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I know the official publicity isn’t due to go out for a little while just yet, but here’s a sneak peek at this year’s lineup for Search Solutions 2013. For those unfamiliar with the event, it is described as:

… a special one-day event dedicated to the latest innovations in web & enterprise search. In contrast to other major industry events, Search Solutions aims to be highly interactive, with attendance strictly limited. The programme includes presentations, panels and keynote talks by influential industry leaders on novel and emerging applications in search and information retrieval.

As last year we’ll be preceding the event with a tutorials day on November 26, which will offer conference attendees and local participants a stimulating and informative selection of practical training courses reflecting current topics and state-of-the-art methods in search and information retrieval. More on that later! Meanwhile, here is the provisional programme thus far:

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One of the benefits of working on events like Enterprise Search Europe is that occasionally we get privileged access to new products and services in the community. Inevitably, a proportion of these don’t always live up to the hype, but now and then we do encounter one that has real promise: I’m talking about Martin White‘s Search Circle, which describes itself as “the first subscription information service for managers and developers with responsibility for enterprise search and website search applications“. I’ve seen advance copies of the first issue of Search Log and the first two Search Notes, and they are both well researched, well written, and full of original insights. I am particularly looking forward to the issues on Big Data and Enterprise Search and Enhancing Website Search. Good luck to Martin in this endeavour!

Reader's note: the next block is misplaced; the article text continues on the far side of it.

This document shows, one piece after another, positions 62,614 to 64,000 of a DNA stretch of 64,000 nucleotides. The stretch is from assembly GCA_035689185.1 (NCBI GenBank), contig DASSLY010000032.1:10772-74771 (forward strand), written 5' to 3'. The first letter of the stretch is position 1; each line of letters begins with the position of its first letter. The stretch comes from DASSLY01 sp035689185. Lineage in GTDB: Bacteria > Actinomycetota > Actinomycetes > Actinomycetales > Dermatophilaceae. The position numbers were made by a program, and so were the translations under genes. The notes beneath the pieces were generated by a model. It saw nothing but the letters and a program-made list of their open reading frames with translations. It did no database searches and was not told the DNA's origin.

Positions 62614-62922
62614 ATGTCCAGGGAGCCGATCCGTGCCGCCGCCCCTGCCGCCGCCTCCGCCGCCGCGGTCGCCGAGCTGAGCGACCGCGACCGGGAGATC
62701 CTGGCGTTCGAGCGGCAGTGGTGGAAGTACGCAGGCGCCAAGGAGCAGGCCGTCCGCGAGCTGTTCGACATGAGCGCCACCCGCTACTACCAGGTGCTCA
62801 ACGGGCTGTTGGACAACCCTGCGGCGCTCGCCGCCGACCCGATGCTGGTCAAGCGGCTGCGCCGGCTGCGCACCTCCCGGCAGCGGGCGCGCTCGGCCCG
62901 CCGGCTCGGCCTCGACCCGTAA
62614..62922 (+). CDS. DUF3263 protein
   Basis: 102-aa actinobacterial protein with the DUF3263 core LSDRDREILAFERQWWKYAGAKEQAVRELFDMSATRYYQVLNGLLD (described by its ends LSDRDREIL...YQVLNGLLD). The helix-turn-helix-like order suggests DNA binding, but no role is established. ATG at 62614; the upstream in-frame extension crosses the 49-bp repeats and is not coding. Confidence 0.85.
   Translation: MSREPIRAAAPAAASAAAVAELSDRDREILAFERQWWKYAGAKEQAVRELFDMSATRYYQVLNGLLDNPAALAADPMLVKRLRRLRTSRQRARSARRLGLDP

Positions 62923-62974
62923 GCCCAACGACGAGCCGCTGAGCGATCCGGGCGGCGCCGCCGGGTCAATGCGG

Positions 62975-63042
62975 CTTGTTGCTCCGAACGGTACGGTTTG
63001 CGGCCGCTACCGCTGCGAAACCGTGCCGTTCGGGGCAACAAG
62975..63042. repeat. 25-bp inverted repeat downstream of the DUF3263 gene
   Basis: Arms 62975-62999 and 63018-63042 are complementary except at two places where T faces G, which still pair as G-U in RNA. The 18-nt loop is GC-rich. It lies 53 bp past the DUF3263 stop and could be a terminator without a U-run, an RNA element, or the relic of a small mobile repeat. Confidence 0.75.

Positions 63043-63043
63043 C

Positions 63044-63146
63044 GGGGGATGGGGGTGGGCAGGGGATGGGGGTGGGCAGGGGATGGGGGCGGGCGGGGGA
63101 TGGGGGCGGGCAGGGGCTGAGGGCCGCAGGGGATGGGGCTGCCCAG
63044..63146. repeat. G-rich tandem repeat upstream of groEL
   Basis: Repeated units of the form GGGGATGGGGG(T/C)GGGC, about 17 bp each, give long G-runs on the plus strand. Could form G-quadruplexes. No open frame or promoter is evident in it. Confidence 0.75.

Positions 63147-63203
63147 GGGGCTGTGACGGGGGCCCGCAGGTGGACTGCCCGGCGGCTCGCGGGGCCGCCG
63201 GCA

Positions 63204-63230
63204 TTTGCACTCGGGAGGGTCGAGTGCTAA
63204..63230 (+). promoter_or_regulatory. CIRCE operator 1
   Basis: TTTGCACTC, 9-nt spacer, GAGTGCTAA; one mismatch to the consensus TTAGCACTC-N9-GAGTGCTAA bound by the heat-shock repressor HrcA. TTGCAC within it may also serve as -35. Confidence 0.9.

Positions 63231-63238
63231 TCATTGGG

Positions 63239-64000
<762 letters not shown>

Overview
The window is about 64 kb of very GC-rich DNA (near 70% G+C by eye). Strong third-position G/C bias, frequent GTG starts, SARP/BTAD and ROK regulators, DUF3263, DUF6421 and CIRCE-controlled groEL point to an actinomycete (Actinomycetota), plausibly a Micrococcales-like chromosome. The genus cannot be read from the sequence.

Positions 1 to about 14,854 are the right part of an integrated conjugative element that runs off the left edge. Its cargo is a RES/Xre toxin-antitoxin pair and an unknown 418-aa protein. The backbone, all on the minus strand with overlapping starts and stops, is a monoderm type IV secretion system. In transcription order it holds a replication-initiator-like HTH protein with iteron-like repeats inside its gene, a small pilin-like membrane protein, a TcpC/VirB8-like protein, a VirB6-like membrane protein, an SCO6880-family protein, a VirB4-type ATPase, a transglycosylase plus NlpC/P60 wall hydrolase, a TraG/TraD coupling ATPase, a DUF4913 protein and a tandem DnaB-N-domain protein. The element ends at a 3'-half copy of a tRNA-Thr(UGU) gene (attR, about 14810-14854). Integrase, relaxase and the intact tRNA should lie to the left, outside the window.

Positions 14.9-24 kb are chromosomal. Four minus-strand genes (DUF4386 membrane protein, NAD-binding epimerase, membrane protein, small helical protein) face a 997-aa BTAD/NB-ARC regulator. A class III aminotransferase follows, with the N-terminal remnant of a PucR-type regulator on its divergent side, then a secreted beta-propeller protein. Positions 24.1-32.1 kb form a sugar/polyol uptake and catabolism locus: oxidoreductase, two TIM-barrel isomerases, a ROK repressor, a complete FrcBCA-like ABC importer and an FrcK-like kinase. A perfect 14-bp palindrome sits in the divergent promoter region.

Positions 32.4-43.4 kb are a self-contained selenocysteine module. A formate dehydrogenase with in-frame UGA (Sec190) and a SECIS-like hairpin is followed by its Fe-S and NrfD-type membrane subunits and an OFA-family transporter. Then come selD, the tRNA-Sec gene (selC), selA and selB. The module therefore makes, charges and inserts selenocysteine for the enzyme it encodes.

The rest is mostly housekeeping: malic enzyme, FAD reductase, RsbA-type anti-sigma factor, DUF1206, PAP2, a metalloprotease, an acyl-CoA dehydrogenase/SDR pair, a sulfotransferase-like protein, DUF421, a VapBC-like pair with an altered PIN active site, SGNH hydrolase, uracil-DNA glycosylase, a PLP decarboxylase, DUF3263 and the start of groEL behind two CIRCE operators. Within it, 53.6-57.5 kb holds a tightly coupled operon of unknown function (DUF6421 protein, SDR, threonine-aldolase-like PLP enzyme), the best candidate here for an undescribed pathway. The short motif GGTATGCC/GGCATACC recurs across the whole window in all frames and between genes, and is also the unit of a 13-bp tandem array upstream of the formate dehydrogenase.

Related Posts:

  1. Designing Search Usability (tutorial at SIGIR 2013)
  2. Who needs scientific merit when you’ve got sponsors
  3. Search that sucks
  4. The Information Architecture of Discovery
  5. Search and the Rorschach ink blot: do you see what I see?

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kbA few months ago I submitted an abstract to a well-known conference that deals with the topic of “information” that happens to be “online”. Nothing unusual there, you might think. But what happened next certainly was.

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ESE 2013

Just a quick shout out that on Tues May 14 I’ll be leading a workshop at Enterprise Search Europe on the subject of Search Interface Design. It’ll be held at the Hilton London Olympia, and will consist of a mix of formal presentations, group work and discussion. Above all, it’s a chance to discuss with like-minded folks your own challenges in the world of search interface design and usability, and to share ideas, best practices and solutions. I’ve appended a longer abstract below. If you have any queries, just drop me a line.

Hope to see you there!

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In case you missed it last time (since it filled up pretty quickly), there’s another chance to catch my search usability tutorial in Edinburgh on April 24. I’ll be presenting a full day course called Search Usability: Filters and Facets, which focuses on faceted search and provides deeper coverage of the key topics along with a variety of new practicals and group exercises.